Skylanders: Spyro’s Adventures has finally been released and we got our chance to review it. So is Skylanders: Spyro’s Adventures the Spyro game that everyone been asking for?
To start this review off, let’s first talk about the content of the Starter Kit. The Starter Kit comes with three Skylander figurine characters: Trigger Happy, Gill Grunt, and fans truly, Spyro. The cool thing about these figurines is that they automatically store all your characters data. That means that you’ll be able to take your Skylander Hero anywhere you’d like to and keep the very same stats and equipment that you earned for that character. The most impressive thing about this data storage is that you can use them on any console that Skylander is available on. So that means you’ll be able to import your PS3 character into the Xbox 360, Wii, PC, and even the 3DS version of the game. Now of course none of these would actually function without The Portal of Power. This is an extremely important piece when playing Skylander. It’s a wireless platform (wired on Xbox 360) that will recognize your Skylander Hero as you place them over the top.
The overall design and packaging is great and it actually feels like they took the time to craft each object. There was one thing that I didn’t like about the overall design and that was that it required 3 double AA batteries. Luckily the package does come with them, but I felt that they should have either stuck with just a USB cord (like the Xbox 360), or a battery that could be recharged via USB.
The first thing I did after I opened the packaging was jump directly into the story. The story starts you off with a ravaging tornado tearing up a near by village. The player, who is now the new portal master, is tasked with saving this village. After saving it, Master Eon, one of the last good Portal Masters, confronts and explains to you how Eon (worlds name) has become this way. He tells you about the Core of Light, which is used to keep all the darkness out of Eon. Chaos, who is another Portal Master, manages to enter Eon where he seeks to destroy the Core of Light. With the help of his new minions, Chaos manages to destroy the Core of Light, and then banishes Master Eon along with the rest of the Skylander heroes. This is where you come in.
The world that they have been banished to is Earth. The Skylanders have been transformed into miniature figurines, which can only return to their world with your help as the new chosen Portal Master. As for Master Eon, he too has been banished to Earth, however, unlike the Skylanders he has become a spirit that can only guide you on your quest.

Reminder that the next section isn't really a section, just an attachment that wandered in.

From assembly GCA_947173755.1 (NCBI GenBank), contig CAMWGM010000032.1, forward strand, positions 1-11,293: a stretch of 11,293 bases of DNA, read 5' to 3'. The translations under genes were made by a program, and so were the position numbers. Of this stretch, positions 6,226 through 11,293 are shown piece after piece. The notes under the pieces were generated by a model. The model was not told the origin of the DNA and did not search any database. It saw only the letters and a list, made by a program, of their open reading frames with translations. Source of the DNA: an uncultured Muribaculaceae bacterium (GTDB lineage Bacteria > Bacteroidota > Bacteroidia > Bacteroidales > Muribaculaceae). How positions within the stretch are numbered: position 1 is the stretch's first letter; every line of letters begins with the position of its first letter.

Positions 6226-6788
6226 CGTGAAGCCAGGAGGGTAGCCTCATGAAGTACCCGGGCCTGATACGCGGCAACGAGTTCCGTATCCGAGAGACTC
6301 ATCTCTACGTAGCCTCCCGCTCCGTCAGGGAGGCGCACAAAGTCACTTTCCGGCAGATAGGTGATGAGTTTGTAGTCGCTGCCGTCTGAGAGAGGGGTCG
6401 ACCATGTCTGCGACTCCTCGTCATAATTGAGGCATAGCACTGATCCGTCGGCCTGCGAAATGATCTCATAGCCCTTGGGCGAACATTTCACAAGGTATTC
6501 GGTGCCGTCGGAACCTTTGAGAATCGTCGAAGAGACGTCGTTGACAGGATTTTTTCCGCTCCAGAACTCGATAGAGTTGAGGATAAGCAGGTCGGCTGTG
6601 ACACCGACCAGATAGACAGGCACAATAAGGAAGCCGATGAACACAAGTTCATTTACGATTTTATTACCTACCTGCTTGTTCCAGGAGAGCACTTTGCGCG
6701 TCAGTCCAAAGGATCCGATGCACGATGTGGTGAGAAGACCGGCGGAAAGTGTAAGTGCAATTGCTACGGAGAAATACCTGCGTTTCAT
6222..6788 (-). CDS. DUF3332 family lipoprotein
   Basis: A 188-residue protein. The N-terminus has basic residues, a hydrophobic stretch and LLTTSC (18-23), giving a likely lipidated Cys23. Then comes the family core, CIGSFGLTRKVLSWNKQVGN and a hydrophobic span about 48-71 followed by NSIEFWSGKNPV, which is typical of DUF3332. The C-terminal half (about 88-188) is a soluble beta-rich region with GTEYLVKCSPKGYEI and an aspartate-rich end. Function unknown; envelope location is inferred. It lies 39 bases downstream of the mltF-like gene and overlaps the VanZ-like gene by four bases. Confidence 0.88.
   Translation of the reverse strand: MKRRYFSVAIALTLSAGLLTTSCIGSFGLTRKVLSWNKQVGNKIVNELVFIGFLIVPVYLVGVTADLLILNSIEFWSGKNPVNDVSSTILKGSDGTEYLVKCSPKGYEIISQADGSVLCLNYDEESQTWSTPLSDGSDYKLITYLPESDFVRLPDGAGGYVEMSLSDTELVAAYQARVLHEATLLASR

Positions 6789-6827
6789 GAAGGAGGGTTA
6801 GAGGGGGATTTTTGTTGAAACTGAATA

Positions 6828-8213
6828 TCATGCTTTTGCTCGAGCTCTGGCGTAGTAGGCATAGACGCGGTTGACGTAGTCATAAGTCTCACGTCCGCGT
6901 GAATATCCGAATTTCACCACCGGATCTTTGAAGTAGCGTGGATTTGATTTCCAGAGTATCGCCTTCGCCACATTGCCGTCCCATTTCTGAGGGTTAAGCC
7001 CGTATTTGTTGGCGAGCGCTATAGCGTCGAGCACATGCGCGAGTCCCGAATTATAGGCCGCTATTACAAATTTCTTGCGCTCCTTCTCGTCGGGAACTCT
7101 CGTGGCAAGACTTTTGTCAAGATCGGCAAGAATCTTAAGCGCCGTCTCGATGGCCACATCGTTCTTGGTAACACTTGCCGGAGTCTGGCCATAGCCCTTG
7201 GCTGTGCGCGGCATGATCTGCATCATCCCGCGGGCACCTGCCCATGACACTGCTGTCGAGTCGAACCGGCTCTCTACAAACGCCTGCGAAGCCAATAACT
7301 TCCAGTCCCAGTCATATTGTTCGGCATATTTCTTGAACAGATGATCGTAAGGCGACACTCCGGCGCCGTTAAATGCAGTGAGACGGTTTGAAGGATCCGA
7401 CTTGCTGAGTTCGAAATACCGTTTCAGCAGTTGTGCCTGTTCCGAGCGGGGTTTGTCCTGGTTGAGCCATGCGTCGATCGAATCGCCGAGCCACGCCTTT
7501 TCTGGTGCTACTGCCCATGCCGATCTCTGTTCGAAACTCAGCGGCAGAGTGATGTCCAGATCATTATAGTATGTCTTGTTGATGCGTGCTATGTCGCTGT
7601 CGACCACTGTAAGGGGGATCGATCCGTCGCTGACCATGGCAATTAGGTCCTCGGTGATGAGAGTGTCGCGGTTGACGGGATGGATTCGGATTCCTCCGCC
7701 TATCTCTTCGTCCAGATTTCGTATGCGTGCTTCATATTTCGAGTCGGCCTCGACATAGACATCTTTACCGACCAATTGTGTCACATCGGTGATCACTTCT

The narrative is actually pretty good and doesn’t feel tacked on, which was one of my initial fears. It’s well thought out and I have to say I am a bit surprised with the cast Activsion collected for the game. Many of the voices are familiar such as Choas, which you may recognize as Zim from Nickelodeon hit show “Invader Zim”. It would have been nice to have a bit more fleshed out dialogue considering how talented the cast is, and there’s also some repeated lines. This can get quite boring after hearing them so many times, but despite that, the story is pretty good, and can be expanded upon going forward.
Gameplay is very simple, yet still complex for those who want to dive in deeper. If you’re a kid playing this game then you can afford to be careless about all the equipment and upgrades that you can earn. Simply running around with the joystick and alternating between R1 and R2 should get the job done for the most parts. The complex stuff comes in with all of the integrated RPG elements. As you defeat enemies and complete quests, your character will be awarded with experience points. These points can then be used to level up, buy new abilities and equipment, or upgrade existing items in your inventory. For me, this was really the big highlight off the game. It gives you more options to play and personally it was fun to see your character grow with new attacks and equipment. For a game targeted towards kids, it does a nice job at catering to those who are a bit older and mature.